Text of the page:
Kintsugi, a word made up of 金 kin (gold) and 継ぎ tsugi (connect, rejoin), is an ancient Japanese ceramic restoration technique that uses urushi lacquer to weld together fragments of a broken object and gold dust to highlight the broken lines. Instead of masking or hiding fractures, kintsugi embellishes them as if they were a new distinguishing feature of the object.
Since ancient times, the Japanese have regarded the cracks and chips in a vase as a feature of the vase itself and savored them as scenery (keishiki). An aesthetic sense born and nurtured in the culture of the tea ceremony and Zen Buddhism and closely related to the concepts of wabi and sabi, which celebrate elements of imperfection, simplicity, the passage of time, and impermanence.
With its symbolism firmly hinging on resilience, kintsugi has also found great popularity in the West. Certainly because of the metaphor of fractures resembling wounds of the soul that, if welcomed and valued, cease to be a reason for affliction and transform into elements of strength.
But far from the idea, popular today, that chemical glue and goldporin are enough to define “kintsugi” as a repair carried out in a few hours, the technique that the Japanese have handed down for centuries makes exclusive use of natural materials, such as rice flour and tonoko and jinoko clay powders, but especially urushi lacquer, a plant resin extracted from the bark of the plant Rhus Verniciflua, which requires long drying times to cure.
The course, consisting of 4 lectures, offers an authentic approach to approaching the traditional technique: in addition to the practical section that will familiarize students with the use of urushi lacquer, the course is enriched with a theoretical part, in which they will learn about the historical origins of kintsugi and the culture of urushi lacquer (urushi-bunka).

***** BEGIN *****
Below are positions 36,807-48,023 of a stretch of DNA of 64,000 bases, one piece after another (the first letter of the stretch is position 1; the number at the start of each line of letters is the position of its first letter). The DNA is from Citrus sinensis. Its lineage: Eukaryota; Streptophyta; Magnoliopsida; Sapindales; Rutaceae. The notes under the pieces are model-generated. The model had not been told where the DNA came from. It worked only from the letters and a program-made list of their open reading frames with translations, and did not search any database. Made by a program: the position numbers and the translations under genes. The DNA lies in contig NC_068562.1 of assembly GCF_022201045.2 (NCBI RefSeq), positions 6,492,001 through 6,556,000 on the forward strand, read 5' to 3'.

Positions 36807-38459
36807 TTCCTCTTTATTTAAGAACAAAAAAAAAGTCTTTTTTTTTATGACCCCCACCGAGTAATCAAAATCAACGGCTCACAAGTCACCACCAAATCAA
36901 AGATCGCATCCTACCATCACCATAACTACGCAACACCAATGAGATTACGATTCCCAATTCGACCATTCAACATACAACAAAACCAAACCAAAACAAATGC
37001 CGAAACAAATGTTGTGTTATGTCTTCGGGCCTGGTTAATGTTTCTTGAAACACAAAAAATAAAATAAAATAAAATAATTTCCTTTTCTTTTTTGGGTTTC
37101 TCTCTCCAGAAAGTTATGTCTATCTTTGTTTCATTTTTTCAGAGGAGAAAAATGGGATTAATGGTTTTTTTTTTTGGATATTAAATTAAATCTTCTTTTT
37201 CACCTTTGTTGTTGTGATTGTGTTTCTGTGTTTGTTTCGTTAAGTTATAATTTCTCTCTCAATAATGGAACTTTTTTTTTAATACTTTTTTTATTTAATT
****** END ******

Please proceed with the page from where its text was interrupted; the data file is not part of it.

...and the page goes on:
Cost: 300 euros
Reservations: 0546697311, firstname.lastname@example.org
Course program in 4 lectures (tot 10 hours)
Lecture I – January 13, 2024, 3 – 5 p.m.
▪ Theory > urushi lacquer: properties and uses.
▪ Study of materials in use.
▪ Sanding and pretreatment of breaks with sute-urushi,
▪ Bonding of parts with mugi-urushi
▪ Preparation of a container (wall) in which to place the pottery for drying;
Lecture II – January 27, 2024, 3 – 5 p.m.
▪ Theory > urushi lacquer in art, maki-e
▪ Cleaning up excess glue
▪ Grouting and reconstruction of small chips with sabi-urushi
Lecture III – February 10, 2024, 3 – 5 p.m.
▪ Theory > the tea ceremony and wabi-sabi aesthetics.
▪ Sanding of the putty (sabi-togi).
▪ First brush application of a layer of kuro-urushi lacquer
Lecture IV – February 24, 2024, 3 – 5 p.m.
▪ Theory > kirei-sabi and the origins of kintsugi
▪ Filtering and second brush application of a layer of bengara-urushi lacquer ▪ Dusting of golden powder (kin-maki).
A minimum of 4 lessons (spaced at least a week apart) are required to complete the restoration of an object, as urushi lacquer needs a drying time of 3 or more days after each processing step.
A pottery will be provided at the course for repair that will remain with the participant. Those who wish may bring an object (a small bowl or plate) from home to be broken or already broken, as long as it is in a maximum of 3 fragments.
The materials needed to conduct the course, all sourced from Japan, will be provided at class and the cost obviously included in the price, with the exception of pure gold powder (replaced during the course by brass gold powder) for sale upon request.
Urushi lacquer contains a stinging component that can cause skin irritation; the use of latex gloves and wearing a long-sleeved shirt is recommended.
To dry the lacquer properly, the ceramic should be stored in a container called a wall at controlled temperature and humidity. The participant will be taught how to make a simple wall at home.
The course is led by Irene Carlino, a nipponist and scholar who is passionate about traditional Japanese craft techniques. Irene has lived and worked in Japan for many years holding important managerial positions in Italian luxury companies. He began the practice of Kintsugi in 2018 during his stay in Tokyo and continued the study always and exclusively with Japanese teachers. Today he follows Master Kiyokawa Hiroki from whom he learned advanced kintsugi restoration techniques.